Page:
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By Sophia Rodrigues
SYDNEY (MNI) - The Reserve Bank of Australia continued with its optimistic
tone in the minutes of the July board meeting, published Tuesday, and more
importantly, reinstated the line that the next move in the cash is more likely
to be an increase than a decrease.
Below are the key observations we made from the minutes:
--After omitting the line that the next move in the cash rate would be up,
rather than down in the June minutes, the RBA reinstated it in the minutes of
the July meeting. The RBA said that the members continued to view the
strengthening economy as likely to deliver further progress in reducing the
jobless rate and returning inflation to target. And "in these circumstances,
members continued to agree that the next move in the cash rate would more likely
be an increase than a decrease." The RBA also said there was no strong case for
a near-term adjustment in monetary policy.
--It may be noted that while many consider the RBA's language on the
possible direction of the cash rate as a forward guidance, the RBA itself
doesn't see it as a guidance. At an ECB forum last month, Governor Philip Lowe
specifically said the RBA hasn't used forward guidance unlike several other
--RBA's confidence on the direction of the cash rate mainly stems from
three key factors -- the outlook on the labor market, developments in money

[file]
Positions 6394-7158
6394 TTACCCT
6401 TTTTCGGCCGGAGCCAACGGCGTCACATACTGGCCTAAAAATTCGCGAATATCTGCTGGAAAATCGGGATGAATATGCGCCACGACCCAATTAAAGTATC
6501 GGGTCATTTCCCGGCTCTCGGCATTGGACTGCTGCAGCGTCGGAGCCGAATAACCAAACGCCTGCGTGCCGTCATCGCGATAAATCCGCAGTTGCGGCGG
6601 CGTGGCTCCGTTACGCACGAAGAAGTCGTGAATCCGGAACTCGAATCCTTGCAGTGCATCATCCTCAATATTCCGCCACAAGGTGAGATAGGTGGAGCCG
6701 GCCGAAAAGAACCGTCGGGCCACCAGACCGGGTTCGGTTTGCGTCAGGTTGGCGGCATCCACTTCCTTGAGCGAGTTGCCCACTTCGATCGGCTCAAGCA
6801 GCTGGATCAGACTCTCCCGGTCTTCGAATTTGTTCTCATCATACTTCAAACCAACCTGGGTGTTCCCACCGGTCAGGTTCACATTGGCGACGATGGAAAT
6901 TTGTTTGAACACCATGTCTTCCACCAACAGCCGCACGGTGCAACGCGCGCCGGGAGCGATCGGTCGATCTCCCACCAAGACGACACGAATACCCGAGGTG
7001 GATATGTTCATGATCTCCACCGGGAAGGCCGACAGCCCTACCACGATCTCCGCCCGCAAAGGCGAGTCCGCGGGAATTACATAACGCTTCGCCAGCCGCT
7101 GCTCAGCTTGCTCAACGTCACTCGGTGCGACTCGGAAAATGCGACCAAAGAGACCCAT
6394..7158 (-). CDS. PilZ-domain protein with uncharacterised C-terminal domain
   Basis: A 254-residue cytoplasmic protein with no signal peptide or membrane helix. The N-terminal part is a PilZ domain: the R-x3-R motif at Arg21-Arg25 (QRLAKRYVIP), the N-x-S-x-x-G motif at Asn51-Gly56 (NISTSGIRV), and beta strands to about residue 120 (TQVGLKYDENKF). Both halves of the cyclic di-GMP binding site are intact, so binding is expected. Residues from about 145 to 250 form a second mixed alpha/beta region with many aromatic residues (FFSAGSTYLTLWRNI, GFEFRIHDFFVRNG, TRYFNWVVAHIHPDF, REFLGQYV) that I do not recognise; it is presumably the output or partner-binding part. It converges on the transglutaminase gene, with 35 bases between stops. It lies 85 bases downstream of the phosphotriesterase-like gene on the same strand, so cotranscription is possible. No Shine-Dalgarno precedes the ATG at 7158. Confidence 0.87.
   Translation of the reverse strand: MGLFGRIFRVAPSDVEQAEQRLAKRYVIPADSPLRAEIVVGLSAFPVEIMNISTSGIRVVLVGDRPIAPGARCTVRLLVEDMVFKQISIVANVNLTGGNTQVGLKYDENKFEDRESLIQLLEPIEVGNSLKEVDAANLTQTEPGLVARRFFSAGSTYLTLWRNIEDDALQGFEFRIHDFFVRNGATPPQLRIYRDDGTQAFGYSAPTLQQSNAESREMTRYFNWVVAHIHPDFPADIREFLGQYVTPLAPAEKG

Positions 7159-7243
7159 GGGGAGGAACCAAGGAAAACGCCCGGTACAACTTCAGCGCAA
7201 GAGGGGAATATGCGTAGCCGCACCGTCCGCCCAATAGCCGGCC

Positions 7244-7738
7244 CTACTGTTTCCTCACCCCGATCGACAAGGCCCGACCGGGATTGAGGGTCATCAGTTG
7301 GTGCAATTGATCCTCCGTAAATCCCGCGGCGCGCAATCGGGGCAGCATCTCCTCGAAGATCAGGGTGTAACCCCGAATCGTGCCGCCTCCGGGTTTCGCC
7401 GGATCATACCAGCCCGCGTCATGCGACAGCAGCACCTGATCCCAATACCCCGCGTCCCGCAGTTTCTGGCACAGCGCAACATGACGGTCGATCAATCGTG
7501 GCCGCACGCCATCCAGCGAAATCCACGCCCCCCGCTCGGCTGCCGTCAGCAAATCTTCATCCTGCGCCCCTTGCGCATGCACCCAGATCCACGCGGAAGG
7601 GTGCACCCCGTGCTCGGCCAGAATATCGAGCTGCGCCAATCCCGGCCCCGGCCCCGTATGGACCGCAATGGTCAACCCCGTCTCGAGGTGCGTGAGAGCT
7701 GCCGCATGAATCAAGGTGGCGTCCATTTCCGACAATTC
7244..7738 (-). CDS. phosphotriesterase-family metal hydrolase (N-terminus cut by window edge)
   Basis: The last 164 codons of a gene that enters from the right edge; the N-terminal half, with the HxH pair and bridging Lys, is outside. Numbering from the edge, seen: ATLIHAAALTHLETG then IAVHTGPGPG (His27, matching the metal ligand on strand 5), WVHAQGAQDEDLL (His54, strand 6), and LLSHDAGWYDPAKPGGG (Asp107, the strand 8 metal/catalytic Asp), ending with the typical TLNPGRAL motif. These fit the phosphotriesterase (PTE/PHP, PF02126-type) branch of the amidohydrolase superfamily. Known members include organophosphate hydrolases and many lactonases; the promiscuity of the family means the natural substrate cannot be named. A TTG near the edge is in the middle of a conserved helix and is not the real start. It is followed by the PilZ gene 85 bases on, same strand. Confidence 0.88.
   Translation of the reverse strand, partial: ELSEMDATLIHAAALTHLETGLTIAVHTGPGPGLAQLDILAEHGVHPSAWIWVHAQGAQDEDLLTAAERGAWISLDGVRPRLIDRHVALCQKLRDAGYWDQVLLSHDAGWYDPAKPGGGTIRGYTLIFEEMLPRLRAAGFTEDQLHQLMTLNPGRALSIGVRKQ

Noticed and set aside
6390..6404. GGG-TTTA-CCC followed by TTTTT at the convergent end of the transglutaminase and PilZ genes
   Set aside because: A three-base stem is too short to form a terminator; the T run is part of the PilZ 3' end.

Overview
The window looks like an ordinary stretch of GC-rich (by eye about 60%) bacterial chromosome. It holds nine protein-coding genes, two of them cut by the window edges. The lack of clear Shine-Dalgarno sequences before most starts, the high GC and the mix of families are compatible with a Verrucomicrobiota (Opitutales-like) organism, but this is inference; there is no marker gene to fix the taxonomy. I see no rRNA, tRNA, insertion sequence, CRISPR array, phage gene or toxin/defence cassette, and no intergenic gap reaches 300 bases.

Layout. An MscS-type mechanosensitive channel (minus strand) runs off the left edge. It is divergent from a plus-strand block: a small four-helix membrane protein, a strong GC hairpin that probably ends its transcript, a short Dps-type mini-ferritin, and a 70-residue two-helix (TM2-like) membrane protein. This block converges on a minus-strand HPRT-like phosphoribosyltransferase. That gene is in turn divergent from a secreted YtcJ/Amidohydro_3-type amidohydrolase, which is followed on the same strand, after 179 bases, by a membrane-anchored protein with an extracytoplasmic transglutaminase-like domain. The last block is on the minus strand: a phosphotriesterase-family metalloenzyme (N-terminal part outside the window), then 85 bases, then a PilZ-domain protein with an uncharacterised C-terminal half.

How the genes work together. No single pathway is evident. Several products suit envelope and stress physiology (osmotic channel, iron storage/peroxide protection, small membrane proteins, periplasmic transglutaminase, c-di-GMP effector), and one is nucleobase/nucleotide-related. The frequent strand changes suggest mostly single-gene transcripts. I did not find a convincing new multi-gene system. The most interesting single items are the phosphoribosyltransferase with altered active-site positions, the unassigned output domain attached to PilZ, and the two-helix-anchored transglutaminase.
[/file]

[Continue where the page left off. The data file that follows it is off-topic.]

markets and the housing market. The RBA continues to believe the outlook for the
labor market is positive and stronger labor market conditions and growing skills
shortages would lead to pick up in wages growth over time. On the money markets,
the RBA is watchful about how persistent the rise in money market rates would be
but is taking comfort from the fact that that the rise in funding costs so far
is low relative to history. On the housing market, the RBA noted the fall in
prices in Sydney and Melbourne but didn't make any comments that suggests it is
--On the other hand, commentary on China was slightly downbeat with the RBA
stating that growth there appeared to have moderated a little, and there was
some uncertainty around how the authorities would respond to the trade-off
between growth target and financial stability risks. Importantly, the RBA also
noted that downside risks to the global growth has increased over the prior
month, and an escalation of trade tensions could harm global growth.
--There was detailed discussion on the high level of household debt in the
minutes from a special paper prepared for the meeting. The RBA noted that the
high levels of household debt could affect economic outcome, and agreed that
household balance sheets continue to warrant close and careful monitoring as a
result of tighter lending standards.
--There was also more than usual commentary on housing credit where the RBA
noted that there was both a softening in demand for credit and tightening in
--MNI Sydney Bureau; tel: +61 2-9716-5467; email: firstname.lastname@example.org